ANTHONY YARDE CAPTURED the imagination of the fight public with a stirring challenge against the unified and unbeaten world light heavyweight champion Artur Beterbiev at the end of January.
Yarde traded blow for blow with the fearsome knockout artist and was very much on an equal footing until Beterbiev landed a telling blow in the eighth round and Yarde’s corner decided they had seen enough and their man had little more to give.
His stock, however, remained on the up and becoming a world champion is still a very real prospect.
Yarde has been heavily invested in the collection of belts business since winning the Southern Area strap in his 11th fight as a pro.
Just seven fights later and the charismatic light heavy was off to Russia to take on the formidable champion Sergey Kovalev. He was a matter of seconds away from stopping Kovalev in round eight before the timely intervention of the bell saved the home fighter.
Ultimately, Yarde ran out of steam and was stopped in the 11th, but gave a good account of himself and showed he would remain a force in the division.
Now 31, the self-styled Beast from the East – of London – started his collection in May of 2017 when, at the Copper Box, he systematically dismantled Chris Hobbs to win the Southern Area light heavyweight title.
Embedded in this brutal display of body punching was a message to his promoter Frank Warren that he wanted more of the same and the promoter obliged his man with the making of match for the WBO European title next time out in the July.
The Hungarian champion, Richard Baranyi, was unable to de-rail the Yarde express and referee Jeff Hinds spared him further punishment by stopping the contest nine seconds before the end of the first round, with Baranyi having been dispatched to the canvas.
Norbert Nemesapati fared a little better two months later when the WBO Intercontinental title was added to the prize list. Another Hungarian, Nemesapati, was floored twice in the second round before calling it a night at the end of the third.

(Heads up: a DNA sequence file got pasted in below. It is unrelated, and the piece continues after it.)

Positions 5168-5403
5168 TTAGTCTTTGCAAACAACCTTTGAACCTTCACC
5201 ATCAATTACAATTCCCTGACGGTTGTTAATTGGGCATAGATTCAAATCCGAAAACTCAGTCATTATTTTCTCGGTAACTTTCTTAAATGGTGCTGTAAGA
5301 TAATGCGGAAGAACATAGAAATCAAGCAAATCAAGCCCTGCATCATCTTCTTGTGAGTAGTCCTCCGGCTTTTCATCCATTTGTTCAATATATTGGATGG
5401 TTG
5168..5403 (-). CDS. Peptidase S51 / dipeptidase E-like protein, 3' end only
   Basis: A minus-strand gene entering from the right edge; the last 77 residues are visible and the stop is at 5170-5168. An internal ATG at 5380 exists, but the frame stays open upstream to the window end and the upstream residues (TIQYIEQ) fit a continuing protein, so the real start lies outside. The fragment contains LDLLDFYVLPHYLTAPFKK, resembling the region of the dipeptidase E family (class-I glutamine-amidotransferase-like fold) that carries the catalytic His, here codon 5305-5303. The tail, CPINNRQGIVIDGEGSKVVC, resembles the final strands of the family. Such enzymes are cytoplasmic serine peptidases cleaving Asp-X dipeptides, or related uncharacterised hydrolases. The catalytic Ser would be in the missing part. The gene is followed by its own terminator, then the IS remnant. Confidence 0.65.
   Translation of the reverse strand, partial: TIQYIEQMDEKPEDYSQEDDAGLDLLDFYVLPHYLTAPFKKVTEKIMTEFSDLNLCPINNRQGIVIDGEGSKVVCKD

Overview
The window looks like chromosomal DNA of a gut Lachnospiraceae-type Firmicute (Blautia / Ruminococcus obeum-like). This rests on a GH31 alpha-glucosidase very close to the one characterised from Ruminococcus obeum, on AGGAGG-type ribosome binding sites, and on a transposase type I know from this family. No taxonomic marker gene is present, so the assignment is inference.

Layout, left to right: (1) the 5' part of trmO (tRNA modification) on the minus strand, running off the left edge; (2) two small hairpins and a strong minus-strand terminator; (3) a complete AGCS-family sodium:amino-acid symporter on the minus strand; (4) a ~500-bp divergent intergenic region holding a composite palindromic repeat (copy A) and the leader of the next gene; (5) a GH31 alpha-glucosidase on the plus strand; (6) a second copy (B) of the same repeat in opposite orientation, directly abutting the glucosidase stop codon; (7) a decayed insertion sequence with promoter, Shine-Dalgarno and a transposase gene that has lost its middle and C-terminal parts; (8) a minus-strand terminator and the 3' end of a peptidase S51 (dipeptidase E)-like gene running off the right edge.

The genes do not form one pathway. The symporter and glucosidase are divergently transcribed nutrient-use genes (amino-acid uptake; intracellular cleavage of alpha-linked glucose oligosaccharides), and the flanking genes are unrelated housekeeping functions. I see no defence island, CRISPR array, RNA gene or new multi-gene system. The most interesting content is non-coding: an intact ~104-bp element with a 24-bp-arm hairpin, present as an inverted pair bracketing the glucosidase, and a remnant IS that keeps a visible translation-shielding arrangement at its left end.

Being too good for his own good has been a theme since Yarde’s entry into the sport of boxing. The fact that his amateur experience – just 12 fights – is so limited is down to the fact that matching him became problematic.
The seasoned and previously not stopped Nikola Sjekloca was drafted in with the idea of providing Yarde some valuable ring time in September of 2017, with both WBO title belts at stake.
Sjekloca, who had drawn with European champion Robert Stieglitz in his previous encounter, also had close run affairs with the likes of Tyron Zeuge and Sakio Bika on his ledger, but his durability diminished against the London light heavy.
Sjekloca was down in the second and again in the fourth before being stopped by referee Steve Gray with over a minute left in the fourth round.
The Frenchman Tony Averlant proved to be stubborn as Yarde opted to take his time at York Hall in February 2018. The 34-year-old lasted until the seventh round, despite hitting the canvas twice in the sixth.
Yarde added another string to his bow in June when he tackled a his first southpaw opposition in the shape of the Pole Dariusz Sek, who came into the contest with a creditable 27-3-3 ledger, having previously taken on the likes of Robin Krasniqi and never having been stopped.
That distinction was lost at the 02 Arena when, having been put to the canvas in round one, he found himself on the end of calculating attacks from Yarde before having his evening ended in the seventh round.
Yarde made a further defence of his WBO Intercontinental belt against Walter Gabriel Sequeira at the Brentwood Centre in October 2018, where the tough man from Buenos Aires was stopped in four, before, in March of the following year, confident American Travis Reeves was dismantled in the fifth round and the same title was comfortably retained.
After Kovalev, Yarde got straight back to winning ways with two stoppages over Diego Ramirez and Dec Spelman before Frank Warren matched his two top light heavyweights together in London during the Covid-19 lockdown period.
A tight and cagey collision was won by Lyndon Arthur via a split decision and Arthur took Yarde’s No.1 ranking and his WBO belt.
A first round stoppage of Alex Theran followed, before Yarde and Arthur entered into a much anticipated rematch at the Copper Box Arena in front of a sell-out crowd. This time Yarde was straight on the front foot and hunted Arthur down before stopping him in the fourth round to put himself right back in world title contention and reinforced his position as the best and most recognisable light heavyweight in Great Britain.